>> Tuesday, November 10, 2009
From a thread about Michael Steele's "white Republicans are afraid of me" remarks on Sunday:
I’m terrified of Michael Steele the same way Mary Jo Kopechne was terrified of Teddy Kennedy.In less than 30 words, this commenter compresses the conservative response to white liberals and all blacks into the singular image of a threatened white woman. I would stop and note that the white female martyr in question worked with the man who supposedly terrified her and willingly entered a vehicle with him on that unfortunate evening, but that would be beside the point. It is not the woman herself to whom conservatives appeal when they utter her name, but what happened to her as imagined through their eyes.
This ride is flat scary, and I want off.
Their horror at Kopechne's death (and their subsequent insistence that in it can be found the root of all ideological evil) reminds me of nothing so much as the origin story of Rorschach in Alan Moore's Watchmen. (Such obsessions happens when writing a book.) His moment of decision—the moment he became, a la Bérubé, outraged by Chappaquiddick—was when he discovered some fabric that had been purchased by Kitty Genovese shortly before her murder:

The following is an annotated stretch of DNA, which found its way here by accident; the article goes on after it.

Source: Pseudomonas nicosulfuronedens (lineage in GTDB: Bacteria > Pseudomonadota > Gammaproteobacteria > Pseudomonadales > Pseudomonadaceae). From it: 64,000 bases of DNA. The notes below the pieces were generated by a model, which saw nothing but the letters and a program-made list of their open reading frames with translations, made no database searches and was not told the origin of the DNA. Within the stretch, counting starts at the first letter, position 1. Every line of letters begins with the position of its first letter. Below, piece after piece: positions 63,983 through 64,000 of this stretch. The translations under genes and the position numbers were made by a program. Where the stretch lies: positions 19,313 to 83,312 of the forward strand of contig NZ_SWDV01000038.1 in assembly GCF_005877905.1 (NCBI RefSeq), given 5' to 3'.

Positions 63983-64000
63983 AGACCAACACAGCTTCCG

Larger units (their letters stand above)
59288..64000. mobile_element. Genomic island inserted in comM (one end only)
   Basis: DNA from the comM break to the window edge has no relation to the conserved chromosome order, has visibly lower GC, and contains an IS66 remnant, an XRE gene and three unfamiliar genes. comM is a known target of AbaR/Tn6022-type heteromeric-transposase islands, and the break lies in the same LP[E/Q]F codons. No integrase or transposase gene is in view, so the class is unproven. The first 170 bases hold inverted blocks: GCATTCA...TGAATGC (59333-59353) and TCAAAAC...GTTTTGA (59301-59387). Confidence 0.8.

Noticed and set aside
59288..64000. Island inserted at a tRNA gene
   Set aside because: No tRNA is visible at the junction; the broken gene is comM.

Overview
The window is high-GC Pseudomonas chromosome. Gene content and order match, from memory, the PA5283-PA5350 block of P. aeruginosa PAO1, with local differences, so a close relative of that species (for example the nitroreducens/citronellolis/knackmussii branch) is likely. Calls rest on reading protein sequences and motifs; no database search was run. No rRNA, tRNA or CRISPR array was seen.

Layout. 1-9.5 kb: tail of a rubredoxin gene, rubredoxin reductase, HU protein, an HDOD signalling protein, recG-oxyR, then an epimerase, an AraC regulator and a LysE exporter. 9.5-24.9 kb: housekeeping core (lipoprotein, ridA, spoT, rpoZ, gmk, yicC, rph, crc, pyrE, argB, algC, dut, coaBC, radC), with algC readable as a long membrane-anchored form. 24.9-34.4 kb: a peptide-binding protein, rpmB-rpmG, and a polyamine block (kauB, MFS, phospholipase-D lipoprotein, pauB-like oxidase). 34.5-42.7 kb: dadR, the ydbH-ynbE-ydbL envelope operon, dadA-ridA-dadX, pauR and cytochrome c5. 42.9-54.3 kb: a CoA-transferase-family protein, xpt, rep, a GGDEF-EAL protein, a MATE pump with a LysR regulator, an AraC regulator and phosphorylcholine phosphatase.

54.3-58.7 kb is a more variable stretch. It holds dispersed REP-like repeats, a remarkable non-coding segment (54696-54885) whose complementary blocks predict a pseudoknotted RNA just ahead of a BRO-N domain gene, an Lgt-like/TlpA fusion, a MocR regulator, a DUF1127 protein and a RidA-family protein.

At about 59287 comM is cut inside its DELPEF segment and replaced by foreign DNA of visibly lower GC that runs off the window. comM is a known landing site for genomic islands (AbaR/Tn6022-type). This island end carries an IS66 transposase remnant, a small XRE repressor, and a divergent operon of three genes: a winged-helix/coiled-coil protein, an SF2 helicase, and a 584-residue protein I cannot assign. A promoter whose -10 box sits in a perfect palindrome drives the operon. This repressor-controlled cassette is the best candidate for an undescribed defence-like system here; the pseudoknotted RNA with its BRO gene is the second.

What turns Rorschach into the misogynistic psychopath deplored by a witless Anthony Lane but beloved by many a conservative? The seventh and eighth panels tell you all you need to know. They are not presented from Genovese's perspective: the scene-to-scene transition from panel six to panel seven clearly indicates that they're Rorschach's reconstruction of the indifference she witnessed as she bled out before the eyes of friends and neighbors. She is no more a person to him that Kopechne is to those who claim to speak for her and yet, like conservatives, Rorschach claims her death for his own purposes.
I would continue, but I don't feel comfortable speaking for the dead. Would that others shared my discomfort ...